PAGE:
If you’ve been using cotton swabs and q-tips to clean your ears then stop immediately! Cleaning your ears is a great way to ensure overall ear health, but you need to realize that removing earwax on your own is difficult and might even damage your ears if you aren’t careful. To help you out, we’ve put together a couple of audiologist-approved ways to clean your ears without causing further damage.

1. Speak to your audiologist

The first course of action should be to speak with your audiologist. Not just for cleaning, but to also ensure that you need to clean your own ears. Our ears are designed to naturally expunge any excess earwax on its own. However, something may have happened and you might start building excess earwax that could cause future issues. Before you do anything drastic or potentially dangerous, make sure you speak to your audiologist and ask for advice.

2. Clean only the outside of your ears

You don’t have to clean the insides of your ears–you can clean the outside too. We would recommend that you use a warm damp cloth to clean the outsides of your ears. Don’t stick the cloth inside of your ear. It likely won’t fit and you could end up damaging the nerves in your ear. Instead, gently wipe around the ear and the entrance of the ear canal to clean it of any immediate wax.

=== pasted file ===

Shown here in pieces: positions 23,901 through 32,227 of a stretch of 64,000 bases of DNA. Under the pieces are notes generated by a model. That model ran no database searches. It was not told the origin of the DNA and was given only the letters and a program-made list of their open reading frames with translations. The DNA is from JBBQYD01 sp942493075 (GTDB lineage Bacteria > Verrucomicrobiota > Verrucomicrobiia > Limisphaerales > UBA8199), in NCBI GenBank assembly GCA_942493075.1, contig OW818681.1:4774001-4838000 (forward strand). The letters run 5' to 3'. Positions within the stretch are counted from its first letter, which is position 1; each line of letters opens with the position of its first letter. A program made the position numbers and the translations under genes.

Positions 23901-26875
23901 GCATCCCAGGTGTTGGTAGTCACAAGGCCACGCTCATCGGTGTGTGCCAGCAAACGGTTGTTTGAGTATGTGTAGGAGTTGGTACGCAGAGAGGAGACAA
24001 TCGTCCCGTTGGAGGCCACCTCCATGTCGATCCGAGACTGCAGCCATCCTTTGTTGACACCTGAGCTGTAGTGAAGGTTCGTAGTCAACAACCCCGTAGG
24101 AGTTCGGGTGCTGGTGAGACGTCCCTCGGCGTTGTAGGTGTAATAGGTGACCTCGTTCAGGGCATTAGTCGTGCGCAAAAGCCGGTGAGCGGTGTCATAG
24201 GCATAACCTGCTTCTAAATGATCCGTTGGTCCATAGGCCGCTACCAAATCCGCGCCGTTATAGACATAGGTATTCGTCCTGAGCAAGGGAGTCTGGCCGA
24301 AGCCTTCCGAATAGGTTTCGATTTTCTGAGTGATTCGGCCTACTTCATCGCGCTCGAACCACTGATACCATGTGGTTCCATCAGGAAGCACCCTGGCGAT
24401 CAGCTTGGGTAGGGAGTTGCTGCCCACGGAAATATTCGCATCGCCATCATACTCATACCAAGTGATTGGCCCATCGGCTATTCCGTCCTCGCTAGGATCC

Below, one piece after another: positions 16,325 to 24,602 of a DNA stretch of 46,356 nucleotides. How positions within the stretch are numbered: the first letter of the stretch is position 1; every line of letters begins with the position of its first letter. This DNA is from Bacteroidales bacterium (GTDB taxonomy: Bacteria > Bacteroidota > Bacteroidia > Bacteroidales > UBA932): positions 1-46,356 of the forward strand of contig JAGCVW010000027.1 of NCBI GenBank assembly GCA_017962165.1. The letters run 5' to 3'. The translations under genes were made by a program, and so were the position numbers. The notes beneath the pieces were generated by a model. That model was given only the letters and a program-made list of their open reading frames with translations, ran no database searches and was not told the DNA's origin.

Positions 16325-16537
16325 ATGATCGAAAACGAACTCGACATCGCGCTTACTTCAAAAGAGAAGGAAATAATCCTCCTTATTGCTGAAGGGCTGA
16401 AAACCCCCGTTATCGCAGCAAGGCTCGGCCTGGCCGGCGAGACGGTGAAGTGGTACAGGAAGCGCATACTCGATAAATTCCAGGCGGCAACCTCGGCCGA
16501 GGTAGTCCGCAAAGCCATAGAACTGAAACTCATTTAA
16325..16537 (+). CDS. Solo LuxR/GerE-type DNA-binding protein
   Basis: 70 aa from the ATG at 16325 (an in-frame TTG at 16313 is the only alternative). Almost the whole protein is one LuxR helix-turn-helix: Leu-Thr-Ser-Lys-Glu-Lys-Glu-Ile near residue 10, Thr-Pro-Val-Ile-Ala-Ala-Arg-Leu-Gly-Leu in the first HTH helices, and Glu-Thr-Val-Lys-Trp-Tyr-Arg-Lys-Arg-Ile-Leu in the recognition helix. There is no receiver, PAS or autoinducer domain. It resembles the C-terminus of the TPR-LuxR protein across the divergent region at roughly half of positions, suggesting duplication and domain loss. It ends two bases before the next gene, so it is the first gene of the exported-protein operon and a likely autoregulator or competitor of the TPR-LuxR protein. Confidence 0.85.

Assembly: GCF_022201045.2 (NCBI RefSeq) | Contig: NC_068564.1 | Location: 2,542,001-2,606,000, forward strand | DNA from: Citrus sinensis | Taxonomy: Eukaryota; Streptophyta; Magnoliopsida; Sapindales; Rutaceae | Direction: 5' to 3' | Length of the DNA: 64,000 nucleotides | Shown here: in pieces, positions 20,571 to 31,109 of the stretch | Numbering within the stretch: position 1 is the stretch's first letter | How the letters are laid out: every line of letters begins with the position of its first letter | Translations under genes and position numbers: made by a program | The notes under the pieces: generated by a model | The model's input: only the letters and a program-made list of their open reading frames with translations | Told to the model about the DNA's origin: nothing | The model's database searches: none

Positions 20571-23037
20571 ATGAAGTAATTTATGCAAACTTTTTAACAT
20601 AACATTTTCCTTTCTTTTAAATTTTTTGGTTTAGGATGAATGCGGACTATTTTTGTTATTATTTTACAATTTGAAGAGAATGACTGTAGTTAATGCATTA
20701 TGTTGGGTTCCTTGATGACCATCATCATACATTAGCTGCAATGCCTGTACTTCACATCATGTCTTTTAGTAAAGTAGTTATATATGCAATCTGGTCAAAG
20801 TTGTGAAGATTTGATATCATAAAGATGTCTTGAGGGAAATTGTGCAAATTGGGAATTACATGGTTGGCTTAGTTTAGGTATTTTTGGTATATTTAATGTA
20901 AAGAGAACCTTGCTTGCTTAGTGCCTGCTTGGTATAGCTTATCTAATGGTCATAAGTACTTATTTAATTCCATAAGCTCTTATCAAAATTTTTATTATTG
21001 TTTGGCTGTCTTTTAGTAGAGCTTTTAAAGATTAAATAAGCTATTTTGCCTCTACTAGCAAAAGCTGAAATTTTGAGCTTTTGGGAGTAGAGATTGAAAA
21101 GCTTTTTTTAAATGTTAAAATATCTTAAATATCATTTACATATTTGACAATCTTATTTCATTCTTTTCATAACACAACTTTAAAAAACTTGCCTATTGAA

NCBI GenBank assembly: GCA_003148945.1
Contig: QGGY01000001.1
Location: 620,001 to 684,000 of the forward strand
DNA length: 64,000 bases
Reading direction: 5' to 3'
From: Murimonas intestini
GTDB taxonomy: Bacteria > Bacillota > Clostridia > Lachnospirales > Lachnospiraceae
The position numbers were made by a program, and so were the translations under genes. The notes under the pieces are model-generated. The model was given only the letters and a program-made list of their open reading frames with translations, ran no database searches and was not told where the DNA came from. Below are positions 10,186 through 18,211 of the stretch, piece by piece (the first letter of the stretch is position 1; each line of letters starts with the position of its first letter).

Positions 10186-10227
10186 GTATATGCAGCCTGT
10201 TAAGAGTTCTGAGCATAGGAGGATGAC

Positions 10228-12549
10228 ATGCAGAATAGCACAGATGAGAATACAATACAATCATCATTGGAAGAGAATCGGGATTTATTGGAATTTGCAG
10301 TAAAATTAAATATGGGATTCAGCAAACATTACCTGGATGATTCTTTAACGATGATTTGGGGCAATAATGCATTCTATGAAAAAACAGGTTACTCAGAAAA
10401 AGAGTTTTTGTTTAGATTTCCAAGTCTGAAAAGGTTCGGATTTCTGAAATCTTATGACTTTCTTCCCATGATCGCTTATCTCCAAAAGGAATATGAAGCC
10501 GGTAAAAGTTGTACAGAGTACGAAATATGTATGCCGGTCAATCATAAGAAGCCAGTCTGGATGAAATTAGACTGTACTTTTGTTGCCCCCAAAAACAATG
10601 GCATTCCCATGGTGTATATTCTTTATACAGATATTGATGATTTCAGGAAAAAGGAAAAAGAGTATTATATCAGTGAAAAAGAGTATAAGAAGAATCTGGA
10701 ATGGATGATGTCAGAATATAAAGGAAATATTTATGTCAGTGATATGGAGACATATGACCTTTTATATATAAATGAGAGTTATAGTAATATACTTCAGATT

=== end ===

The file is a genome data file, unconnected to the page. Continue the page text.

3. Soften the wax instead

You can also use different earwax-beating solutions to soften it so that it naturally falls out again. This includes mineral oil, baby oil, and even over-the-counter ear drops. It’s important that you get help when using these to ensure that you don’t use too much and potentially block your ear.

4. Irrigate your ears

It’s possible to do ear irrigation at home to help you clear out excess wax that could be blocking your hearing and causing tinnitus or temporary hearing loss. Ear irrigation can also be done by a professional audiologist and we would highly recommend it over doing it at home. You should only be using some lukewarm water, nothing too cold or too hot and you may find it easier to use a syringe.

Cleaning your ears is an important part of your overall hygiene. You should be looking for ways to safely clean your ears especially if your audiologist has deemed that you produce more earwax than usual. If you’re unable to clean your own ears or if you want them to be cleaned professionally, then the safer approach would be to speak to your audiologist whenever you need them cleaned. However, the other three methods work fine as well and there’s nothing wrong with cleaning your own ears.